At the beginning of the modern era of the picture postcard only the address and stamp were allowed on the back by the postal authorities. Consequently there are many one line messages scrawled on or near the image and many early designs left a bit of white space to accommodate them.
When the first cards with a "divided back" came out some folks still didn't get the idea and squeezed their message onto the front of the card.
After 1907 a great many of the popular cards were hand coloured by artists. Like many American cards, this one was manufactured in Germany although many Canadian cards of this era were produced in Britain.
This specific card is featured on the front cover of Maurice Smith's Steamboats on the Lakes, 2005.
Here's an example of one postcard featuring a set of images which were also marketed on their own. Search "Cayuga" in the collection and the Entrance Hall will appear.
The black and white postcard never really went away. Here is an image from the 1920s with a crowd of automobiles making their way down the wooden capped pier at Port Dover on their way to Erie, Pennsylvania. Why did so many people bring their cars across? There are undoubtedly a number of answers but among them would be the fact that the United States still had Prohibition and stashing illegal alcohol in the crevices of an automobile was a new way of smuggling illegal goods.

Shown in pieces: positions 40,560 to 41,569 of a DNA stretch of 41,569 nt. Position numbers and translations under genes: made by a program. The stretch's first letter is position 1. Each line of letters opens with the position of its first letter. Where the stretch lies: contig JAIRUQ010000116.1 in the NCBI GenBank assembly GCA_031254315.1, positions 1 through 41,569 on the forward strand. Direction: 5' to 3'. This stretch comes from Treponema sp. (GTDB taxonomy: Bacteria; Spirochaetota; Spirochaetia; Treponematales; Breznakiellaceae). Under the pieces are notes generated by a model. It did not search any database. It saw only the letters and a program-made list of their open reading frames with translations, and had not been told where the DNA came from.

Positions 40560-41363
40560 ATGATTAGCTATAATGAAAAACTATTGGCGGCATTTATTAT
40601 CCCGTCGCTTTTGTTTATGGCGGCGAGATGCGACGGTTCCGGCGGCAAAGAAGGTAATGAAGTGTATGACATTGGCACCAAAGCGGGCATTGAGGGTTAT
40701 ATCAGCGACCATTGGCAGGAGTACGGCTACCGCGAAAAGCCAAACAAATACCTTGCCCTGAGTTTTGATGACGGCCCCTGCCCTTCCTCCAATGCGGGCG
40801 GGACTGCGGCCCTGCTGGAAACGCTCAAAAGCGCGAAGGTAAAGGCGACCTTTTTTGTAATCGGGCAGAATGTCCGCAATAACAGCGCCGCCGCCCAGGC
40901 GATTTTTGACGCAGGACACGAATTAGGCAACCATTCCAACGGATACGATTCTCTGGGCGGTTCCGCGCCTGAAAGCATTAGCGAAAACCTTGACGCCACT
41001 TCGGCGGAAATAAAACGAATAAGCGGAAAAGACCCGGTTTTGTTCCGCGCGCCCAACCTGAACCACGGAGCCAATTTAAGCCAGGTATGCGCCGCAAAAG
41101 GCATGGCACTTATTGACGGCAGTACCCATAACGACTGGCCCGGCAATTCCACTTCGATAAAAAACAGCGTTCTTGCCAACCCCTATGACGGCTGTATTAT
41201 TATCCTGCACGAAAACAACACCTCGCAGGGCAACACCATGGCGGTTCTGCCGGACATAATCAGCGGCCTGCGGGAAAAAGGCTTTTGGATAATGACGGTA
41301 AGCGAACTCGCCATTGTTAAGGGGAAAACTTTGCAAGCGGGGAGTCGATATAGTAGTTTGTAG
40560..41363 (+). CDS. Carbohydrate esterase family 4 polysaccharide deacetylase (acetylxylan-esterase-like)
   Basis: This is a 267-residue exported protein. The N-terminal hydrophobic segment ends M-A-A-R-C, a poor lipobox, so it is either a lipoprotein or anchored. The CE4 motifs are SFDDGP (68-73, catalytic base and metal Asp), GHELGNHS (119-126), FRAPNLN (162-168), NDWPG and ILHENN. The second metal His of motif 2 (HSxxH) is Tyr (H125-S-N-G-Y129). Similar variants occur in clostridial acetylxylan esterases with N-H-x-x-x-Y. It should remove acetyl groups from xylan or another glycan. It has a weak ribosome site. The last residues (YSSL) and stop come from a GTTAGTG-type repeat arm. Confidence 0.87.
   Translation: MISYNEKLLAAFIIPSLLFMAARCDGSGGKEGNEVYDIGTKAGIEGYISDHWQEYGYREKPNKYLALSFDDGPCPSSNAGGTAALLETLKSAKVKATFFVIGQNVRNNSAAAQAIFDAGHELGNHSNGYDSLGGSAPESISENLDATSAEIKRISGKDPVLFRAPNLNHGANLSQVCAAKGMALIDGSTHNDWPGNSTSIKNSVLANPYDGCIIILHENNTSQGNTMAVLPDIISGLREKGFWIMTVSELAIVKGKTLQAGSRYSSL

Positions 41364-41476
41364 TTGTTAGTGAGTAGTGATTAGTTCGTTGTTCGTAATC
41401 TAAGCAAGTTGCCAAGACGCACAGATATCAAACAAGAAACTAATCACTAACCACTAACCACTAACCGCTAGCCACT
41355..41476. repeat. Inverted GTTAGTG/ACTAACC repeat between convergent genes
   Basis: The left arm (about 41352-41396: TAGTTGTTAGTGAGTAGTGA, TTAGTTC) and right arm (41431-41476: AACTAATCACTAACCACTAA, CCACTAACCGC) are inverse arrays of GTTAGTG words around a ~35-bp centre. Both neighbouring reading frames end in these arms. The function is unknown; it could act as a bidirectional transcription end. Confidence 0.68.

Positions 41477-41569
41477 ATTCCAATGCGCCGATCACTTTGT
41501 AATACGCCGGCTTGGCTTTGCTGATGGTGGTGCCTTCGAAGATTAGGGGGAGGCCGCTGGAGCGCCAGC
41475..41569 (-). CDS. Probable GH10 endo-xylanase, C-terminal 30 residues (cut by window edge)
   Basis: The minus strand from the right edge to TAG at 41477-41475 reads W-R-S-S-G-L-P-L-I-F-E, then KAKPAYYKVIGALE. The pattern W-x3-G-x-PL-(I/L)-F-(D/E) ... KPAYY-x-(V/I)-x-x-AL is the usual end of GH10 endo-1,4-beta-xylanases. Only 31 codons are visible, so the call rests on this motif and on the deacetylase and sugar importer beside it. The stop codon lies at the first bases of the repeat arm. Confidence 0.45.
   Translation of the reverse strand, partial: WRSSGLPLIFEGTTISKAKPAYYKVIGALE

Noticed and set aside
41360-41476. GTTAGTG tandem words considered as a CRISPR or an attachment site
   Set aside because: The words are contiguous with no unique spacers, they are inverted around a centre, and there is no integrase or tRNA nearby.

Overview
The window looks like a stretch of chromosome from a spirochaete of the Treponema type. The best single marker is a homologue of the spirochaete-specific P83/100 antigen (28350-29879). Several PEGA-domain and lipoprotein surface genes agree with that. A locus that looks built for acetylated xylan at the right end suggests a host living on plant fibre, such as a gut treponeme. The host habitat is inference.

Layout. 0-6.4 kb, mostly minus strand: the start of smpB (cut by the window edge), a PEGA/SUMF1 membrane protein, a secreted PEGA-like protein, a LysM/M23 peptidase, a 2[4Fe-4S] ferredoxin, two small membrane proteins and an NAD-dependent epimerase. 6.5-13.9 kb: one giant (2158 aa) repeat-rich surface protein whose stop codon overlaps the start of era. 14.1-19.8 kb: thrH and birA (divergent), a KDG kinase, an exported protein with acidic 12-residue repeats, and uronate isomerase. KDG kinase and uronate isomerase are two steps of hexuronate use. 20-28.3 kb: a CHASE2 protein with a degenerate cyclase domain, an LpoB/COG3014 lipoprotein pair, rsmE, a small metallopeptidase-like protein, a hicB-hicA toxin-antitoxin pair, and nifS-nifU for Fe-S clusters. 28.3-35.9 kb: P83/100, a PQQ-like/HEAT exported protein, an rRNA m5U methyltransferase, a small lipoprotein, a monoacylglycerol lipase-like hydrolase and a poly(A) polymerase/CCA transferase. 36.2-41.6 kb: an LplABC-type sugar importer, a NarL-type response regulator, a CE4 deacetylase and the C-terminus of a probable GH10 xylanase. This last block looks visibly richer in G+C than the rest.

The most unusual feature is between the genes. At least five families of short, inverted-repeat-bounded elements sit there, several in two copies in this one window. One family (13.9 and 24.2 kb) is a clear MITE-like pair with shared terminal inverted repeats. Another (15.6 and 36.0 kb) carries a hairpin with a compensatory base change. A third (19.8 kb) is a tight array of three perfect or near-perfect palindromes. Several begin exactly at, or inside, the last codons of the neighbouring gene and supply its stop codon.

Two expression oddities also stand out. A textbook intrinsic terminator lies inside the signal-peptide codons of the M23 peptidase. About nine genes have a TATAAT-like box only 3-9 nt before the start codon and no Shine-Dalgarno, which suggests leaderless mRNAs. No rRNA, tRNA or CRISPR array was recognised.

Throughout the Lakes region, the end of World War I brought pilots and aerial photography home from Europe. This is one of a large series of aerial views produced by the Canada Post Card Company in 1919.
It is also, incidentally, one of the very few views of the Gibraltar Point Lighthouse, the second built and oldest surviving lighthouse on the Great Lakes.
Some postcard publishers sought to appeal to the patriotism of their audience. Particularly popular during World War I, the "patriotic" postcards can be found for years later. This card features a Maple Leaf and the slogan "Canada Land of the Maple".
Common from 1915 to 1930, the "white border" postcards rarely had the vibrant colours as earlier and later cards. This one features a view from the Canadian side of the Saint Clair River across to the lighthouse at Port Huron.
Over the years the Canadian Pacific Railway used a lot of artists to promote their services. This is one of a series of Art Deco postcards that promoted the CPR's Great Lakes steamboats. This card is a linen type, popular in the 1930s.